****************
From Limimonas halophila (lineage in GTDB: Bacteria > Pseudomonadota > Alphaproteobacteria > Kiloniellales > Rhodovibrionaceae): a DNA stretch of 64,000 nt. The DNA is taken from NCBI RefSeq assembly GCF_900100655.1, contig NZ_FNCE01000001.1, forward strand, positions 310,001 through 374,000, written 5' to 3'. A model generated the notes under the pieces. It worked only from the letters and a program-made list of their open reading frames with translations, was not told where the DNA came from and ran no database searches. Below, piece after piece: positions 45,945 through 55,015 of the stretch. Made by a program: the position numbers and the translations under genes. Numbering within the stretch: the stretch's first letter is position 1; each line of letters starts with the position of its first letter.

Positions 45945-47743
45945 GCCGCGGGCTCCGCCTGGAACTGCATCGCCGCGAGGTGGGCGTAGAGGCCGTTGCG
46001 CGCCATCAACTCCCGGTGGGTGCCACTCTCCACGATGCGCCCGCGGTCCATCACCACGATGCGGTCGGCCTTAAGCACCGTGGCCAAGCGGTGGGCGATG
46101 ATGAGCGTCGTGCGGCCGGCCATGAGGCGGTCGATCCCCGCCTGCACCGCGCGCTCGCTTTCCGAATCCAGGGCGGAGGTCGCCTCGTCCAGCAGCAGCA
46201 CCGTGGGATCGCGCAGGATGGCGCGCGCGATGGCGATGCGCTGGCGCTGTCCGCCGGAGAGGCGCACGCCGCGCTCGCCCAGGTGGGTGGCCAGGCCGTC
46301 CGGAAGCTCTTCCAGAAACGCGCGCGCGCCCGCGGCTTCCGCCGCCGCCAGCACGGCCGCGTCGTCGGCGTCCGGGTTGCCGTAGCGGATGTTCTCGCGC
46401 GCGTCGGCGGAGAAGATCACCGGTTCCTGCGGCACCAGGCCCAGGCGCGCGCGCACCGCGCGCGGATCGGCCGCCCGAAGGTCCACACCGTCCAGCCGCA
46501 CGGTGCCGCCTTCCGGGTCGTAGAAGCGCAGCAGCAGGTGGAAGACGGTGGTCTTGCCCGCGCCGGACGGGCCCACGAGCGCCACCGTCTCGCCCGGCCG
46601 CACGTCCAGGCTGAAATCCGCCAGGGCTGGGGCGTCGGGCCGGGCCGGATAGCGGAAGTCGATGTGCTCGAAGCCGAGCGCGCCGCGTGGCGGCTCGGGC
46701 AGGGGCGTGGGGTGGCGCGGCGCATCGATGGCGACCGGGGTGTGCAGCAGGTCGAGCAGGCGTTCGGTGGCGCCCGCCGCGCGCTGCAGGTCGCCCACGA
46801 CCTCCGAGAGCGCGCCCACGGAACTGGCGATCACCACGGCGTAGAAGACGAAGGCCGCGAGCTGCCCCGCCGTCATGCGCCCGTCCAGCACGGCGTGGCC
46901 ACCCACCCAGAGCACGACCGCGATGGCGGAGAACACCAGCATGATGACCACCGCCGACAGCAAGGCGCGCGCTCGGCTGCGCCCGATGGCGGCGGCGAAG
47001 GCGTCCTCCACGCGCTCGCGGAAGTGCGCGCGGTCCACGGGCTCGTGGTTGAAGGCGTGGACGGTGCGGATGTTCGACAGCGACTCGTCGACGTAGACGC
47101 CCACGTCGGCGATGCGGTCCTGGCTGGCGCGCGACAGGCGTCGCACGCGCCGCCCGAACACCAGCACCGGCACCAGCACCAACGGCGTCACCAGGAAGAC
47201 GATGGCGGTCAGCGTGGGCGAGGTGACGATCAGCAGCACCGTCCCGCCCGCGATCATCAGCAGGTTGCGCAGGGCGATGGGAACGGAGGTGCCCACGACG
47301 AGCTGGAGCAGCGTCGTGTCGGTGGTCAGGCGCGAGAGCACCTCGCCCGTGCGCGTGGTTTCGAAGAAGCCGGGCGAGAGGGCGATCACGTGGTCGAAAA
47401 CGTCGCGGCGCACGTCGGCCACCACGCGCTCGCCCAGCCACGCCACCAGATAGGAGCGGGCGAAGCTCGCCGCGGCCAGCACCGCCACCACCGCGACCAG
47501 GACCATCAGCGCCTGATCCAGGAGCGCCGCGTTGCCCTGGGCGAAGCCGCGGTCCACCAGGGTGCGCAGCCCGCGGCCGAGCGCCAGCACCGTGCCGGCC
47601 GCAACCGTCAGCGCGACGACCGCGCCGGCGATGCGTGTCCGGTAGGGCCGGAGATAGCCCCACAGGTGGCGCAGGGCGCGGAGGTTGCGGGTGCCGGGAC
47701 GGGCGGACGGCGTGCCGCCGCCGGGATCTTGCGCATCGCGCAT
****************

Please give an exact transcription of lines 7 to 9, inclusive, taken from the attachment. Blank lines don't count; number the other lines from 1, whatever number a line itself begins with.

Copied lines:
46301 CGGAAGCTCTTCCAGAAACGCGCGCGCGCCCGCGGCTTCCGCCGCCGCCAGCACGGCCGCGTCGTCGGCGTCCGGGTTGCCGTAGCGGATGTTCTCGCGC
46401 GCGTCGGCGGAGAAGATCACCGGTTCCTGCGGCACCAGGCCCAGGCGCGCGCGCACCGCGCGCGGATCGGCCGCCCGAAGGTCCACACCGTCCAGCCGCA
46501 CGGTGCCGCCTTCCGGGTCGTAGAAGCGCAGCAGCAGGTGGAAGACGGTGGTCTTGCCCGCGCCGGACGGGCCCACGAGCGCCACCGTCTCGCCCGGCCG